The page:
3) HCFA Issues Clarification Regarding OPPS EMTALA Provisions

On August 3, 2000, the Health Care Financing Administration issued an interim final rule clarifying issues related to the EMTALA provisions contained in the Medicare hospital outpatient prospective payment system regulation that was published in the Federal Register on April 7, 2000. One of ACEP's biggest concerns with the April 7 rule related a requirement to provide beneficiaries treated in a hospital outpatient department or hospital-based entity that is not on the main campus with an Advance Beneficiary Notice (ABN) prior to the delivery of services. ACEP argued that this requirement conflicted with the purposes of EMTALA and with previous guidance from the Office on Inspector General regarding EMTALA, and asked that HCFA revise the regulation to exempt services performed pursuant to EMTALA requirements. HCFA agreed with ACEP's comments and clarified that hospitals are not required to deliver ABNs before screening and stabilizing a patient with an emergency medical condition. The August 3 rule also clarified the requirement that staff in an off-campus department that is not usually staffed with physicians, RNs or LPNs contact emergency personnel at the main hospital campus before arranging an appropriate transfer to a medical facility other than the main hospital. HCFA stated in the August 3 rule that the contact with emergency personnel at the main hospital should not delay an appropriate transfer, and should be made either after or concurrently with the actions needed to arrange the transfer.

4) HCFA Issues New Program Memorandum Regarding Audit Processes

In early August, the Health Care Financing Administration issued a new program memorandum revising its prepayment and postpayment audit processes. Key provisions of the program memorandum include the following:

  • A carrier's decision to conduct medical review should be data driven.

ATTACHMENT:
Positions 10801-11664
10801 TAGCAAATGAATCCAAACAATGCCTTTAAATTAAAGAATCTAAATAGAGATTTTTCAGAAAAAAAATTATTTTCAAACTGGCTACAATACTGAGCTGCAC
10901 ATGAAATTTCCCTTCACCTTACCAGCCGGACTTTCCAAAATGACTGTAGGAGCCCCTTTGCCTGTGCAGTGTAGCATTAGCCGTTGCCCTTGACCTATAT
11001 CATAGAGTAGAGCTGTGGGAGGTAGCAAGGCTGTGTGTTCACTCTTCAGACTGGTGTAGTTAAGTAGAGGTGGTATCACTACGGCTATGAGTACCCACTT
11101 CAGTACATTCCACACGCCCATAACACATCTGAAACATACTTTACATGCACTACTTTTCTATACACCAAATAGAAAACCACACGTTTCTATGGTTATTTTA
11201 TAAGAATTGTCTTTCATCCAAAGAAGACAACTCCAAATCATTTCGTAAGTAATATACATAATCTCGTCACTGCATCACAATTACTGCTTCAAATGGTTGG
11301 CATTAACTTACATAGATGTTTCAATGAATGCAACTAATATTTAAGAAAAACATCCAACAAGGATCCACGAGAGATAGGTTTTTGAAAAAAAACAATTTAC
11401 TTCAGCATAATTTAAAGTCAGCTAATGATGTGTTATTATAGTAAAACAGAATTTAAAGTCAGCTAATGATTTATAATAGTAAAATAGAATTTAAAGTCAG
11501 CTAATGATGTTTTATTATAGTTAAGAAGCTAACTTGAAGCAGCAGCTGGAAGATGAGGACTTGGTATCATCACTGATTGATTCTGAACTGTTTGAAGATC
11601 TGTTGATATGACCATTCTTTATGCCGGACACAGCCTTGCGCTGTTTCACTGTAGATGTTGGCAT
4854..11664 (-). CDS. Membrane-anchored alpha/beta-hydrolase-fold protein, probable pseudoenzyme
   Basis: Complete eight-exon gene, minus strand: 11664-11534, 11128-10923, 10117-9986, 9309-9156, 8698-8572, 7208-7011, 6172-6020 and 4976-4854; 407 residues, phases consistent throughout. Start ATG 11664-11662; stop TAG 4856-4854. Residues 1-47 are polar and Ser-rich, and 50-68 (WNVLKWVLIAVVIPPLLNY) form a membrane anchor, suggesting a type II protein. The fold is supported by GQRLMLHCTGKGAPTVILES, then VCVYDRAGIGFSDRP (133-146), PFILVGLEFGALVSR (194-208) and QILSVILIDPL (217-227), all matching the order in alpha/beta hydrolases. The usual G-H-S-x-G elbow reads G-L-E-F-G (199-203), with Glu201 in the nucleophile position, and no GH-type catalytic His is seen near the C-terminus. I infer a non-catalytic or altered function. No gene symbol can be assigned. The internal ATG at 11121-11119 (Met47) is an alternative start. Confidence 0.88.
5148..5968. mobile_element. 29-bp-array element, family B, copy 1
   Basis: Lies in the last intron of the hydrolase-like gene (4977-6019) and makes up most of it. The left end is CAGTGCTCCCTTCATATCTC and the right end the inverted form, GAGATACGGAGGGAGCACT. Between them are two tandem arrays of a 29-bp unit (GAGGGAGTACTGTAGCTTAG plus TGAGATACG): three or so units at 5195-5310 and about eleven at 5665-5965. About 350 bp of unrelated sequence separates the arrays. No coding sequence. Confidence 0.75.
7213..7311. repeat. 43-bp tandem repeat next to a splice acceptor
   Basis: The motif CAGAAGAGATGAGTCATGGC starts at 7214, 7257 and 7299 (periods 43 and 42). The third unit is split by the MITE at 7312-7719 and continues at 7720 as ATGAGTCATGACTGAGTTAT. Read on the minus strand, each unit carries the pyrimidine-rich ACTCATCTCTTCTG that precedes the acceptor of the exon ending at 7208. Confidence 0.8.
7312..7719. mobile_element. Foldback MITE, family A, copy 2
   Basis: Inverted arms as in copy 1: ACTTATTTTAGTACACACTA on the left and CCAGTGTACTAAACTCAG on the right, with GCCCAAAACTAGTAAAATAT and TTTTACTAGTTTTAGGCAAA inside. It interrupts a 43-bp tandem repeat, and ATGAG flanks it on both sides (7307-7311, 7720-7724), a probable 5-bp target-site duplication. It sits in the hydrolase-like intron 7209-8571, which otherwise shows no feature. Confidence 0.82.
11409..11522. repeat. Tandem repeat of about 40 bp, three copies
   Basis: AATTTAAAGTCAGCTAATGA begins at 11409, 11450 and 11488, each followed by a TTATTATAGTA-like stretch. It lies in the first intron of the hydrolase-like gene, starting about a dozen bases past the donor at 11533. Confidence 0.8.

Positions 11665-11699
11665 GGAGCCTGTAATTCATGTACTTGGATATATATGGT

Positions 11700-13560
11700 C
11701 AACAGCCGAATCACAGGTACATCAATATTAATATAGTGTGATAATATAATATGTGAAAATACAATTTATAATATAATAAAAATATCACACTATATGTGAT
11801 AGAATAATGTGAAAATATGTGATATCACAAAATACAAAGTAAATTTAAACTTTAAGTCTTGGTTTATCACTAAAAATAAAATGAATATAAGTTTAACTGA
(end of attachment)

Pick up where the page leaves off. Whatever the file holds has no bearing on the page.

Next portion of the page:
• Medical review should be no more extensive than is necessary to address the nature and extent of the identified problem (e.g. a small level of non-compliance does not merit a 100% prepay review).
  • Error Rate is important in deciding how to address problems.
  • Carriers should consider the past history of physicians' billing errors and their willingness to address the problems.
  • Carriers must consider the amount of the undercoding.
  • Physician education and feedback is essential to solve both individual physician or widespread (among region and/or specialty) billing problems. If the billing problem is widespread, the carrier must work with the specialty and state medical societies on educational efforts.
  • Carriers must provide comparative data to the physician about how the physician varies from other physicians in the same payment specialty area or locality.
  • Carriers must remove a physician from medical review as soon as possible when the physician demonstrates compliance with Medicare billing requirements.
  • Carriers must send written notification to all physicians when they are placed on medical review and removed from medical review.
  • The carrier must make a reasonable effort to accommodate a physician's request for a meeting.
  • If a carrier must contact a physician as a result of more than one problem, the carrier must ensure that its contacts are necessary, timely and appropriate, not redundant.